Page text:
Ice Age Language Promo
By Michelle Snyder
Ice Age Language: Translations, Grammar, and Vocabulary
by Robert Duncan-Enzmann, J Robert Snyder Editor
Published by White Knight Studio, Boston
“There exists an extraordinary Proto-Indo-European archive of tablets at Gönnersdorf on the Rhine. This is one of the most extensive ever recovered, with a library of more than 1,000 chronicles on bone, stone, and ivory. Ice Age Language presents these inscriptions as language that can be, and herein is, translated.” – R. Duncan-Enzmann
Translating is a gift, something one person does; a person with unique education, experiences, and heritage. For decades Dr. Robert Duncan-Enzmann collected images and inscriptions dating back to 12,500 BC – some older – from all over the world, and translated them. It was he who was at once convinced that Ice Age inscriptions are language.
Upon first seeing cave paintings from Lascaux and other images introduced to him as “prehistoric works of art,” he is quoted as saying: “No one who draws that well could create such a mess. That is writing, and I can read it!” And he did.
Duncan-Enzmann is uniquely qualified to read this picture-language. He was born in Peking, China to an American medical missionary and an Austrian General. He was educated in British RAJ schools in several different countries, speaks and reads a number of ancient and modern languages including Chinese, and he has several academic degrees. His background as a cryptologist, geologist, climatologist, physicist, and historian all play a strong role in the extraordinary function of translating this ancient language.
The Lady at Her Upright Loom (on the cover)
the lady (pink) stands at her loom (green) with a baton
an oil lamp (pink) is on the floor, three lumps of fuel (pink) above
12,500 BC, Gönnersdorf, Germany
Thirty years ago we met Dr. Robert Duncan-Enzmann and were immediately enthralled. Often we would house-sit for him and his wife Joanna (an ABM systems engineer), and were given permission to peruse his personal archives. What we found was nothing less than astonishing; it is our goal to publish them. After much cajoling and persuading, lest this magnificent information lay untouched and crumble into dust in the attic, the first volume, Ice Age Language: Translations, Grammar, and Vocabulary, was completed.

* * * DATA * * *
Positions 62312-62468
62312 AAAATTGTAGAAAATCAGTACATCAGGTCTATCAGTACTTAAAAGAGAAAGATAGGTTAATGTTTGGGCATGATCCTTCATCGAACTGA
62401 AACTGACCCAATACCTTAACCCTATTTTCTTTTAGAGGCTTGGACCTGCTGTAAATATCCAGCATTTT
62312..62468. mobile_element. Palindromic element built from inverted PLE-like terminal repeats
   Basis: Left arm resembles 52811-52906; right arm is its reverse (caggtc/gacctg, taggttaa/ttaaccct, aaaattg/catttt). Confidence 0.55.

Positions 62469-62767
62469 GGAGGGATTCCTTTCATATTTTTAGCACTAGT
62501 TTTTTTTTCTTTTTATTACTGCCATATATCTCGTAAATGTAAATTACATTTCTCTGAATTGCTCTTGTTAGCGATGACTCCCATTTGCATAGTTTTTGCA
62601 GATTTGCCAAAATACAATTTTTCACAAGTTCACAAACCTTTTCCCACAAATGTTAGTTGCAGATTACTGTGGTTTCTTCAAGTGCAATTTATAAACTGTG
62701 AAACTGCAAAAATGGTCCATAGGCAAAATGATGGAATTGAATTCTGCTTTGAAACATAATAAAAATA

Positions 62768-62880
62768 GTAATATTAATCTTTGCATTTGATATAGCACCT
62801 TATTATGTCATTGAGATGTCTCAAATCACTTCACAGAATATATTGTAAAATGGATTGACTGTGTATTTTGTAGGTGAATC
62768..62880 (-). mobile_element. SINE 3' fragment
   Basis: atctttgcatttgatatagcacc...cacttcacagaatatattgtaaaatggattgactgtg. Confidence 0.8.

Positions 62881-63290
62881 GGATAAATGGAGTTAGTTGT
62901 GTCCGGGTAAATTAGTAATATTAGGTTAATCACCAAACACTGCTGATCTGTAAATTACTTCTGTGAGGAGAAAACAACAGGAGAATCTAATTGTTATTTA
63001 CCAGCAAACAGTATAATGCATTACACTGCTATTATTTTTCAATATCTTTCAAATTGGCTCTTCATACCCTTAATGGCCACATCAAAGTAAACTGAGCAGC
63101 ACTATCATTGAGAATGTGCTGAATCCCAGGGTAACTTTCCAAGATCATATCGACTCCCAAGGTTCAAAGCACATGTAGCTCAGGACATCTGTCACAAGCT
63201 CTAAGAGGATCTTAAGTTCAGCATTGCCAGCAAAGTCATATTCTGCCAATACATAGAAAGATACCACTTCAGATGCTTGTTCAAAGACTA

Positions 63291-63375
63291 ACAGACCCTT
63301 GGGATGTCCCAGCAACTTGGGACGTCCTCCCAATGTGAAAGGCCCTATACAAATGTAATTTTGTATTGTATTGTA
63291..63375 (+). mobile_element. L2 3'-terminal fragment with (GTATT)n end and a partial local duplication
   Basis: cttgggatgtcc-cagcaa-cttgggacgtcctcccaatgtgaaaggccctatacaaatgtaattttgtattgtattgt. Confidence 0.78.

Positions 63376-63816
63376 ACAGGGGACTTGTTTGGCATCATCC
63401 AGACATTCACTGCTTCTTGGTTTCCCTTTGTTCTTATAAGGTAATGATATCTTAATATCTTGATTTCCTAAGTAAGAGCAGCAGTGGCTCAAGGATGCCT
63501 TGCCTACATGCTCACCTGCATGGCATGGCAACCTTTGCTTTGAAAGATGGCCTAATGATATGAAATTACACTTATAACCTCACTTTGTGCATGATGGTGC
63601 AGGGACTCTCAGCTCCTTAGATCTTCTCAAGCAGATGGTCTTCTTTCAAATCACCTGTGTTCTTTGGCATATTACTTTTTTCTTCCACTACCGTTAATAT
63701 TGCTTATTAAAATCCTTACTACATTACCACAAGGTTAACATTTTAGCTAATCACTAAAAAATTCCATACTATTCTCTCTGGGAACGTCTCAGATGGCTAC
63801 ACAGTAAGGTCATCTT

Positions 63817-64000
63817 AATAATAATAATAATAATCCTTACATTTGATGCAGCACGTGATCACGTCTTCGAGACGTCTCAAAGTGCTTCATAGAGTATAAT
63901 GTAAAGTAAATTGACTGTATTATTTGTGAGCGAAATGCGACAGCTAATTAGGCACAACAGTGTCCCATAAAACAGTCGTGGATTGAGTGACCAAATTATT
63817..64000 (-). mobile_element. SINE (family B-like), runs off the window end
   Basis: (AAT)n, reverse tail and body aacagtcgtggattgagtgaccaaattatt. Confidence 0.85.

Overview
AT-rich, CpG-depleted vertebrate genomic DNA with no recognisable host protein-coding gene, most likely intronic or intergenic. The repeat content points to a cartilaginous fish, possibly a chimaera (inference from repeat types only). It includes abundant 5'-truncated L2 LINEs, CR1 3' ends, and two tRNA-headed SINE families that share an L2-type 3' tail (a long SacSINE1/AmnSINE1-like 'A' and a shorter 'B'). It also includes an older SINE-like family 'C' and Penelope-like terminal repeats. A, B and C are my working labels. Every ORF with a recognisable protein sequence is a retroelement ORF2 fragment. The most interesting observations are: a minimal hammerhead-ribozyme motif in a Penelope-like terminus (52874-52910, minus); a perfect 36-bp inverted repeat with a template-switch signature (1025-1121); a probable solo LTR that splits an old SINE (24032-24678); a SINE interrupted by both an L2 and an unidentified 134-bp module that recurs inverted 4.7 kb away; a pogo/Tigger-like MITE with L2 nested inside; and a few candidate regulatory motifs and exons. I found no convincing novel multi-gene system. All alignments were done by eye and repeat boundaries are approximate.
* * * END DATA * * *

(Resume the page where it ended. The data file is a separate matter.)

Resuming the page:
J. Robert Snyder compiled and edited a selection of inscriptions and organized them into a reader-friendly volume. Chapters are about: Mother & Child, Hearth & Home, Textiles & Tools, Hunting & Fishing, Health & Medical, Calendars & Contracts, Chronology & Linguistics. There are also notes from the author (Duncan-Enzmann) and the editor (J. Robert). Color illustrations make this book visually stunning.
“The stories from these translations of Ice Age women keeping children fed, clothed, clean, dry, and warm, and how to do it are munificent. They are 14,500 years old, and written by mothers in stone.” – J. Robert Snyder
For anyone whose interests are in pre or proto history, archaeology, or symbolism, this book is an essential resource. It is a fascinating journey into the culture of the Magdalenian Vanir of 12,500 BC. It is a record of their lives – their traditions, struggles, knowledge, and values. This is drama at its best as we read how they survived winters which exceeded fifty below zero temperatures, organized massive mammoth hunts, and in their heated homes with only the light of tiny oil lamps, made quilted fabric on their upright looms. These translations bring clarity to our understanding and knowledge of prehistoric Earth, and of the people who lived on it.
Dr. Robert Duncan-Enzmann
physicist, scientist, astronomer, geologist, archaeologist, historian, linguist, medical doctor